As rumors and chatter circulate across trading desks, European equity and credit markets are starting to lose their giddiness. European sovereigns are leaking back wider and financials starting to underperform and it is being noted that, as reported by The Hill, that conservatives say they will try to block the IMF from bailing out Italy and Spain. Pointing to the huge bill this could leave at US taxpayer's feet, Republicans are concerned at the secrecy with which Geithner has acted. Sen. Tom Coburn appears to be at the helm of this legislation, noting:
"We're throwing good money after bad down a hole that I think is not a solvable problem. Europe is going to default eventually, so why would you socialize their profligate spending."
As we have been saying all along, with every reincarnation of the idiotic "IMF to bailout [XXX]" rumor, there always is just one snag. A rather substantial one at that: US congressional approval for expanded IMF bailout capabilities.
The Bank of Korea’s continued diversification of its foreign exchange reserves is a bullish factor which may have led to the price gains today. The central bank of South Korea announced that it had purchased 15 metric tonnes of gold in November to raise its reserve of bullion in an effort to diversify its portfolio of its foreign reserve investment and reduce risks caused by market volatilities. According to the Bank of Korea (BOK), it made a purchase of 15 tons of gold last month to increase the nation’s gold reserves to 54.4 tons worth $2.17 billion as of the end of November. It boosted the size of its gold reserves by US$850mn in November, up a massive 39% from the previous month. Its total gold reserves are now worth US$2.17bn.
- Liquidity remains thin as market participants await release of the Nonfarm Payrolls data from the US. Early market talk has been for a number as high as +200k
- The Eurozone 10-year government bond yield spreads remained generally tighter across the board, with the exception of the French/German spread
- Eurodollar and Euribor futures traded under pressure during the European session on continued bank funding fears
- According to reports, EU finance chiefs gave go-ahead for work on central bank loans, and ECB lending via IMF is seen in the EUR 100-200bln range
- Merkel Says Joint Euro Bonds Unthinkable as EU Faces Marathon (Bloomberg)
- Draghi hints at eurozone aid plan (FT)
- Europe prepares oil imports embargo on Iran (FT)
- RIMM cuits guidance.... again (Marketwire)
- Sarkozy Says Euro Zone Risks a Breakup Without Further Fiscal Convergence (Bloomberg)
- King warns of ‘spiral’ into systemic crisis (FT)
- JPMorgan Follows UBS Cutting Carbon Jobs (Bloomberg)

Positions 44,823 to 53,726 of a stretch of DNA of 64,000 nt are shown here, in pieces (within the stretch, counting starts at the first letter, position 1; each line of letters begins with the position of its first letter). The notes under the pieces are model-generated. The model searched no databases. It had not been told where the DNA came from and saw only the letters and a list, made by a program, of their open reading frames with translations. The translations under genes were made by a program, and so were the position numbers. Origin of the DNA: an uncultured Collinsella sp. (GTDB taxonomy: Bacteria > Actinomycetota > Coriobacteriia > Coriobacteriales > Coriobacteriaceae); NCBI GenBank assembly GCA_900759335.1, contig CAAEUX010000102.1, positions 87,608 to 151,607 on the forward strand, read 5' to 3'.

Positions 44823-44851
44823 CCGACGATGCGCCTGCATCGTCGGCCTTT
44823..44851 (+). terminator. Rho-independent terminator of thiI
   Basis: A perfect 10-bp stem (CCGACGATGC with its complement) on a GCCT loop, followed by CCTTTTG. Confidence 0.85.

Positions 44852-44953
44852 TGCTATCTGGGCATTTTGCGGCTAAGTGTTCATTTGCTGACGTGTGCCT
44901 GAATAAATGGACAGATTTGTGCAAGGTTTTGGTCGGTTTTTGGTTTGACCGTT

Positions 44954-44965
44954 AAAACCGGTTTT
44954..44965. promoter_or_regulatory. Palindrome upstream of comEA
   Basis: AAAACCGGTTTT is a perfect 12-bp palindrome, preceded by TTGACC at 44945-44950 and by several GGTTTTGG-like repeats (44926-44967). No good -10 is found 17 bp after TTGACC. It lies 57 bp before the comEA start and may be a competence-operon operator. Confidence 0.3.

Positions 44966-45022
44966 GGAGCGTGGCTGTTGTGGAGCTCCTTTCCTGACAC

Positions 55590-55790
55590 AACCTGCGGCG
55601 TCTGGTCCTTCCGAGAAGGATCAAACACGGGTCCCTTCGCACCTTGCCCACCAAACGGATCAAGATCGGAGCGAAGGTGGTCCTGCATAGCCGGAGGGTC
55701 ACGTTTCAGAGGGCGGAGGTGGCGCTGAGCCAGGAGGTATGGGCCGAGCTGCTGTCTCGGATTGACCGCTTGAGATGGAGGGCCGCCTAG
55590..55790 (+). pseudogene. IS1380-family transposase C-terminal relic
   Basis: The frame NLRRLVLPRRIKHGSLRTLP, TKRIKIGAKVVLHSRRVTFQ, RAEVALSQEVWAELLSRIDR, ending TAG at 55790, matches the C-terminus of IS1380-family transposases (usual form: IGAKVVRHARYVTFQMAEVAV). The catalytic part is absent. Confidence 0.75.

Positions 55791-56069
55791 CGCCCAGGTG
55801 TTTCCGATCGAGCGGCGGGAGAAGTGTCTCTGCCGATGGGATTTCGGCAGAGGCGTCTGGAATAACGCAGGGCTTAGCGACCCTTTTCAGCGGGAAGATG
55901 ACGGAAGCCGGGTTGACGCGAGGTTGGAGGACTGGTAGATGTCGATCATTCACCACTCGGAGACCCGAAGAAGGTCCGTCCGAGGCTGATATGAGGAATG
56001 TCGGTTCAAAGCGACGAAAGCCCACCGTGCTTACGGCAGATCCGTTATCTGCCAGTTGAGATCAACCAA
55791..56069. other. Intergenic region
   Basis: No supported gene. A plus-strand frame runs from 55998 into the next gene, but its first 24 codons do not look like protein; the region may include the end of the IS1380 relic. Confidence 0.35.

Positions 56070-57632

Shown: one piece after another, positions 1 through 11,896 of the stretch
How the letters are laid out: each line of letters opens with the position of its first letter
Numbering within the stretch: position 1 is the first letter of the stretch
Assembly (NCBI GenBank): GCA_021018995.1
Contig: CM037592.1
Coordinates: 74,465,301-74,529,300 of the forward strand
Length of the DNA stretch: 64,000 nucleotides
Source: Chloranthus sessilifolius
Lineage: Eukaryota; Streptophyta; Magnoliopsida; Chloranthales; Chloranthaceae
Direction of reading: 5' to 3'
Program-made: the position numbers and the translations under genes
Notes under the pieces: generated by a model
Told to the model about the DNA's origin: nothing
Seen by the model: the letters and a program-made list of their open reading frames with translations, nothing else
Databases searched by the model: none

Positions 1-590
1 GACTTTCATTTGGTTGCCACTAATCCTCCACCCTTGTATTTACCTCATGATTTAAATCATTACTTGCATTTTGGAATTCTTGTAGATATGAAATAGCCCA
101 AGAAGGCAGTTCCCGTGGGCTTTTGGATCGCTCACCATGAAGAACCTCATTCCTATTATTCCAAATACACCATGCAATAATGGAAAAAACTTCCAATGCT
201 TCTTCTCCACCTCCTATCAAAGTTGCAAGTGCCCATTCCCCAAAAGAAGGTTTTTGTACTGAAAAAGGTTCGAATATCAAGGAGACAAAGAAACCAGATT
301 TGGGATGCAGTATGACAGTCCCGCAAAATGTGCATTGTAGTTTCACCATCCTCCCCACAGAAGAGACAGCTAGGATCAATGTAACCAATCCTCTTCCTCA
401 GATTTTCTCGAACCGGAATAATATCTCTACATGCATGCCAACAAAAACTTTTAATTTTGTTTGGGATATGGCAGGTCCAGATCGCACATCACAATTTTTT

- Merkel fights for euro she says is stronger than D-mark (Reuters)
- Hilsenrath: Fed Officials Don’t See Central Bank Cutting Discount Rate (WSJ)
A week ago, Zero Hedge brought up the last Hail Mary available in Europe's fiscal arsenal: the Redemption Fund. Specifically we said, " There are currently three options being discussed for the Stabilittee bonds - all of which have more than short-term time horizons for any potential implementation and so we suspect, as CS mentions, that the talk of the Redemption Fund from the German Council of Economic Experts will grow louder as an interim step" and quoting Credit Suisse, " One proposal that might be able to co-exist with the Treaties as they are is the recommendation of the German Council of Economic Experts, pooling sovereign debt in a Redemption Fund as we discussed briefly last week. We are quite surprised that the idea does not seem to have generated more traction in the press since it is one of few proposals that actually provides a means for reducing debt (rather than moving it around the euro area) and is aimed not to fall foul of the German Constitution. Something based around this idea might be a contender for a precursor to permanent Eurobonds, buying time while the Treaties are changed." Sure enough here is Reuters showing that it only took Germany one week to catch up to what our readers already knew, from Reuters: "Germany will propose setting up special national funds for euro zone sovereign debt that is over 60 percent of gross domestic product to help build market confidence, the country's finance minister said on Thursday. Wolfgang Schaeuble told reporters that Germany would make the proposal at a European Union summit next week. The funds should be supported by public revenues and dismantled within 20 years, he said." In other words even Europe now admits that the EFSF as even as stop gap measure to fill the void before the ECB acquiesces to print, is dead, and is looking at the last measure available to fix the fundamental problem at the heart of the Eurozone (yesterday's liquidity band aid is just that) which is the rolling of untenable amounts of leverage. Unfortunately, the core provision of Schauble's redemption fund variation which is that the fund is national, "which would get around German concerns about the "communitarization" of debt between European states" means that the idea is hardly unlikely to pick up as it relies on already insolvent countries to fund it. If this is indeed the final backstop to be presented at the European Summit, it may be time to turn bearish on Europe all over again, today's surging sovereign bond prices notwithstanding.
- Lower than expected manufacturing PMI data from China prompted concerns surrounding sustainability of the Chinese growth, and raised hopes for further monetary easing measures by the PBOC soon
- Successful bond auctions from Spain and France resulted in significant tightening of the Spanish/German and French/German 10-year government bond yield spreads with heavy buying from domestic accounts
- Market talk of the ECB buying in Italian and Spanish government debt via SMP
- Gilt futures dropped more than 50 ticks following a lackluster Gilt auction from the UK’s DMO
- Fed Dollar-funding Cut Shows Limits of Action (Bloomberg)
- Global euphoria runs out of steam (AP)
- Chinese Manufacturing Activity Slows (FT)
- Draghi calls for eurozone ‘compact’ (Dow Jones)
- Close Ties Facilitated Coordinated Moves (Hilsenrath)
- Congress Push to Relax US Securities Laws (FT)
- ECB hints at action if euro zone adopts fiscal pact (Reuters)
- Japan to Compile Fourth Extra Budget (Bloomberg)
Hey, at least a handful of Ben's buddies will make a bundle ...